“I’m in charge down here, and if you have concerns about that, feel free to haul yourself back up to the bridge and ask your captain.” He didn’t drop the weapon, but he did step back, allowing me room.

Now I remembered that the captain had mentioned a passenger traveling with our cargo. If I’d known he was a lawman, I would have avoided the hold like the plague. Time for a hasty retreat to anywhere else. “I only came down to lose myself in the boxes for a bit. The hold has never been this full, and I couldn’t resist the lure of a few moments alone.”

He lowered the weapon at last and scrubbed at his jaw. “Apologies, miss, but I can’t allow that. This crap is intel destined for the task force that’s–”

“It’s what for what?” I blinked at him, his words nothing but gibberish. “No. Never mind. I should return to my duties. Good day, sir.” I raced up the ladder and back to my station where things made some small degree of sense.

 

A couple days ago I finished up line edits on Clockwork Mafia. It was a huge reminder of the fact that research doesn’t end with facts and dates and names. The number of anachronistic words and phrases that had slipped into my narrative was… Well, let’s just say I became paranoid on my read-through that there were more.

In many ways, steampunk is anachronistic–modern technology and attitudes shoved into an older society. But that doesn’t mean that anything and everything goes. For instance, there is a flamethrower in Clockwork Mafia and, while I don’t think its existence is a problem (even though in our world they weren’t used until WWI), I did change an instance of the point-of-view character thinking of it as a flamethrower. (The totality of that part in the scene is more complicated than that, but it was adjusted more than once to correct reality with Badlands-reality.)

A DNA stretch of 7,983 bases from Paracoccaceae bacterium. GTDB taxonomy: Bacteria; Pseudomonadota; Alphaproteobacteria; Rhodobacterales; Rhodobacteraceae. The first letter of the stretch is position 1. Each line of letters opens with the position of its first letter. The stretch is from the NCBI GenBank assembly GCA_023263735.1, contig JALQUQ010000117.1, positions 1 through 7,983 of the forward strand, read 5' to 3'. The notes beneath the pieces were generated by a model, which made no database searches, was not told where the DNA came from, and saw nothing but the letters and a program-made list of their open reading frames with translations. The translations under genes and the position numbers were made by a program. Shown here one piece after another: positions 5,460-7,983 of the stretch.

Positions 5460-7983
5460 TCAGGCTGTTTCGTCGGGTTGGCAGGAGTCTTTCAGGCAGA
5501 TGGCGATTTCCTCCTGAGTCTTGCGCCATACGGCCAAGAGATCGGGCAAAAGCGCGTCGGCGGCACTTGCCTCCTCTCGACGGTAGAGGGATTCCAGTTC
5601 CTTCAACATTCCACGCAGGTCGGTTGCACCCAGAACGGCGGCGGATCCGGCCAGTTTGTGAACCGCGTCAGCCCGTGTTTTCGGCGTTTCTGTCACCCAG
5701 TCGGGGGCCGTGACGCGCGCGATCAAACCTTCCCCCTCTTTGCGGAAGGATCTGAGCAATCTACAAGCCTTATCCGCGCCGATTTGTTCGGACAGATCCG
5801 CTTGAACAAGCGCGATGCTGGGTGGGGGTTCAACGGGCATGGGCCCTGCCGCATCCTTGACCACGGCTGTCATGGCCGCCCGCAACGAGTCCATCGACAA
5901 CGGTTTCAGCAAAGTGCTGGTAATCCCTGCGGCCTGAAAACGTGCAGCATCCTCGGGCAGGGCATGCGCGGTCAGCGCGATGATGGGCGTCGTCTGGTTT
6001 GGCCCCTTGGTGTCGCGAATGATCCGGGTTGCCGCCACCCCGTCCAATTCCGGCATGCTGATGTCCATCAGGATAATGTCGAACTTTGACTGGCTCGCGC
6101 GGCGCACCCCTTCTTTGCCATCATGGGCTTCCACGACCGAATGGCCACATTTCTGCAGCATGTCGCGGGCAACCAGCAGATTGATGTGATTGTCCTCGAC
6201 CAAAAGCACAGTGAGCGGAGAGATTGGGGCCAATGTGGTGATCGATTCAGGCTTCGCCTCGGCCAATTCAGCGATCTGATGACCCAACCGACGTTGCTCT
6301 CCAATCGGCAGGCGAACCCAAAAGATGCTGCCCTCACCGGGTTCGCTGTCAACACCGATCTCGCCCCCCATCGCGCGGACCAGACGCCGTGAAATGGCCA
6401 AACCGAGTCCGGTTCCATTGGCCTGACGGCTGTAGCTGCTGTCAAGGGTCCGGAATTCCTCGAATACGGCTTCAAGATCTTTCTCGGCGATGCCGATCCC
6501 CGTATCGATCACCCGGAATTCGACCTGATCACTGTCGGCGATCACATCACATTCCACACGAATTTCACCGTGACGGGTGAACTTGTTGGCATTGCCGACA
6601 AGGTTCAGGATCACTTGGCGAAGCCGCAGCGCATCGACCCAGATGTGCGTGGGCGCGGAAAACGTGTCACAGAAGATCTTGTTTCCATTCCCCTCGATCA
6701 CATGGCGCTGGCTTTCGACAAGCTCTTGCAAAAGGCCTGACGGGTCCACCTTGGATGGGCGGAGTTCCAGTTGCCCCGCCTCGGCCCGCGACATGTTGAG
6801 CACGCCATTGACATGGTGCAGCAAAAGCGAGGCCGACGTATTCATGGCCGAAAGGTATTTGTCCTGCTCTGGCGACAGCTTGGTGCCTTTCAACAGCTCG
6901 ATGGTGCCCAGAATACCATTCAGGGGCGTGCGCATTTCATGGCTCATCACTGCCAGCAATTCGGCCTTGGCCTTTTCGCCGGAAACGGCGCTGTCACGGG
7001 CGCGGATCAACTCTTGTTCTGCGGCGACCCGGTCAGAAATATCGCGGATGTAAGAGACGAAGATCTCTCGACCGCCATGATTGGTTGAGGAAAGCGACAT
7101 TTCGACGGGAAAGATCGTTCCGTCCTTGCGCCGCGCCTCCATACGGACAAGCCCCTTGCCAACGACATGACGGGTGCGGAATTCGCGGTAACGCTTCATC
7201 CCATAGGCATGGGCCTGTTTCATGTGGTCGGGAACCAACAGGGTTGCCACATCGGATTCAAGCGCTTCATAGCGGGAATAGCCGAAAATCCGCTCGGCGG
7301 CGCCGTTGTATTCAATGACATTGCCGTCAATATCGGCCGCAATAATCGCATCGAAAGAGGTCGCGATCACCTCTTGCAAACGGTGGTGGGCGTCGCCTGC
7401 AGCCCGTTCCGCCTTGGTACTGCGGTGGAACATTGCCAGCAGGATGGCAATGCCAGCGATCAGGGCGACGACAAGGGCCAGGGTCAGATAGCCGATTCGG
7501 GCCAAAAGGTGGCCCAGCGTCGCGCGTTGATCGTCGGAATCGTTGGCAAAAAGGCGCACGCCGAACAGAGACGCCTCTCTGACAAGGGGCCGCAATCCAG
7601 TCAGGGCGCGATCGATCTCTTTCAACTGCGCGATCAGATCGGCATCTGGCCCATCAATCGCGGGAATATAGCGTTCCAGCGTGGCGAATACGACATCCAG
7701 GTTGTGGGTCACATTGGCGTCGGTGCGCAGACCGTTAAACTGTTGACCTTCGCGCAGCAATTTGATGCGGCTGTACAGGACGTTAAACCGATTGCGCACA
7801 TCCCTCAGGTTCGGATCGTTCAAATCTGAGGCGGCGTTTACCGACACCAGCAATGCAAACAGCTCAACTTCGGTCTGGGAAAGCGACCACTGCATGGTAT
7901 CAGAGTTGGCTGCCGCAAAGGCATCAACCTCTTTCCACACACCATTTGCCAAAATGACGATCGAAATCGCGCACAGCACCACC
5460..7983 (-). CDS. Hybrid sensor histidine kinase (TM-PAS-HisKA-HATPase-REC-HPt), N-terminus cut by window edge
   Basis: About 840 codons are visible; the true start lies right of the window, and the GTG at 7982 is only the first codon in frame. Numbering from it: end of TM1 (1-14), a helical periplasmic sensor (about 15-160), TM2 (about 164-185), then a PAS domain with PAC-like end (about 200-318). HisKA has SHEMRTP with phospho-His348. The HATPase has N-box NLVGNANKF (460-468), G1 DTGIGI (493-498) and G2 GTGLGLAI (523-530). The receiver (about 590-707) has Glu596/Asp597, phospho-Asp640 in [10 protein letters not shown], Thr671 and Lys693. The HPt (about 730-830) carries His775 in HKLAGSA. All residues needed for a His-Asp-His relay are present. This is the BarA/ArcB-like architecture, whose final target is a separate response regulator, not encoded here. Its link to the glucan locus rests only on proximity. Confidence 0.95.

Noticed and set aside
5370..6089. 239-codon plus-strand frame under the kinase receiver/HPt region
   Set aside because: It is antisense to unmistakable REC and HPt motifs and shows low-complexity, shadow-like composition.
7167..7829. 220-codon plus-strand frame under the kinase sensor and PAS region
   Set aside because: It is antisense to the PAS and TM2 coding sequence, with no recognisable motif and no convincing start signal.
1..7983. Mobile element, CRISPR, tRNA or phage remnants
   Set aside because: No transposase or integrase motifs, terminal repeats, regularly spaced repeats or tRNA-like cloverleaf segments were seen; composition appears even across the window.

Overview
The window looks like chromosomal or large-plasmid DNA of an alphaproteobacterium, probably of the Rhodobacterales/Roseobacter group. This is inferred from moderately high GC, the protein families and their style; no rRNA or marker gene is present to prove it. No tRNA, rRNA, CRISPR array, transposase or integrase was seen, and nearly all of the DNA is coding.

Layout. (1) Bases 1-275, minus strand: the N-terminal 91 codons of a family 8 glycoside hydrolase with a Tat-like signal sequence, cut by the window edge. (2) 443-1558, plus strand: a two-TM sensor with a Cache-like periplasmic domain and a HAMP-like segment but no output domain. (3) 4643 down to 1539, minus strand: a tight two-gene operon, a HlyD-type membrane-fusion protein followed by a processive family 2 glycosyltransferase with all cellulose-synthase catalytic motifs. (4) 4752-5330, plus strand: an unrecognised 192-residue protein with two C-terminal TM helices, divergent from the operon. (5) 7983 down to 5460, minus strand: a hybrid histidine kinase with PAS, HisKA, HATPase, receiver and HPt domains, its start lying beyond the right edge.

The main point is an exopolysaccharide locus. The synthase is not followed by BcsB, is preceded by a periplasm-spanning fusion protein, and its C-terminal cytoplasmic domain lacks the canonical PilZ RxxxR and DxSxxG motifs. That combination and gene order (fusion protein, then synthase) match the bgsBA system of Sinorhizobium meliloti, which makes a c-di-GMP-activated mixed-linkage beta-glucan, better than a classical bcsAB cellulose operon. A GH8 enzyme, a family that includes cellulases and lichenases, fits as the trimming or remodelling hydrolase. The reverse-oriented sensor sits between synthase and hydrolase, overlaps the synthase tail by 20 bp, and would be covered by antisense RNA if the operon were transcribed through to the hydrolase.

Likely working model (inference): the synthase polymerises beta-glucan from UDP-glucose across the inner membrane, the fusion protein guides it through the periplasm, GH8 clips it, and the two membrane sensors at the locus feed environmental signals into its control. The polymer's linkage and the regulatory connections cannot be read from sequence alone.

There were a few of those instances where the real-world use of a word or phrase wasn’t that far removed (in time) from the events in Clockwork Mafia, but they were changed in order to keep as much of my alternate reality consistent with the known world as possible. It does, however, beg the question of how much leeway do readers allow for such things. The mob was not known as “the mob” until prohibition era. In a story about pre-prohibition mafia in an alternate reality, would that bother you as a reader? Task force didn’t come into use until WWII. So, where is the line drawn?

(Note: This is in no way a negative comment on my editor. I changed all the anachronistic words and phrases because I want my reality to be as realistic as possible. It just made me very curious how others felt about such things in general.)

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“Lolita Seleste!”

I snapped to attention as the captain strode toward the engine, her bustle sweeping through the soot on the floor. Soot I should have cleaned hours ago. “Aye, Captain!”

“I was under the impression you had some experience with steam engines when you requested to take up this post. Was I mistaken?”

My gaze darted to the left where turbines and pistons moved in much the same manner as they had when I arrived. Which meant they weren’t yet at full capacity. “No, Captain. The hitch in the works is a wee bit more complicated than I–”

“Excuses, Lolita I have no time or tolerance for them. We need to be at full power by nightfall. Get back to work.” Picking up her bustle as she spun around, she scowled at me. “And this place will be ship-shape by morning. Have I made myself clear?”

“Aye, Captain.”

As soon as she left the engine room, I kicked the offending turbine. “Work, blast you!”

When I said I could fix the steam engine, I’d anticipated a simple problem. Something quick. I’d been down here for three days, tinkering with the damned thing. By nightfall, she said. If I didn’t figure this out soon, I had a feeling my time on board might quickly be reaching its conclusion.

~~*~~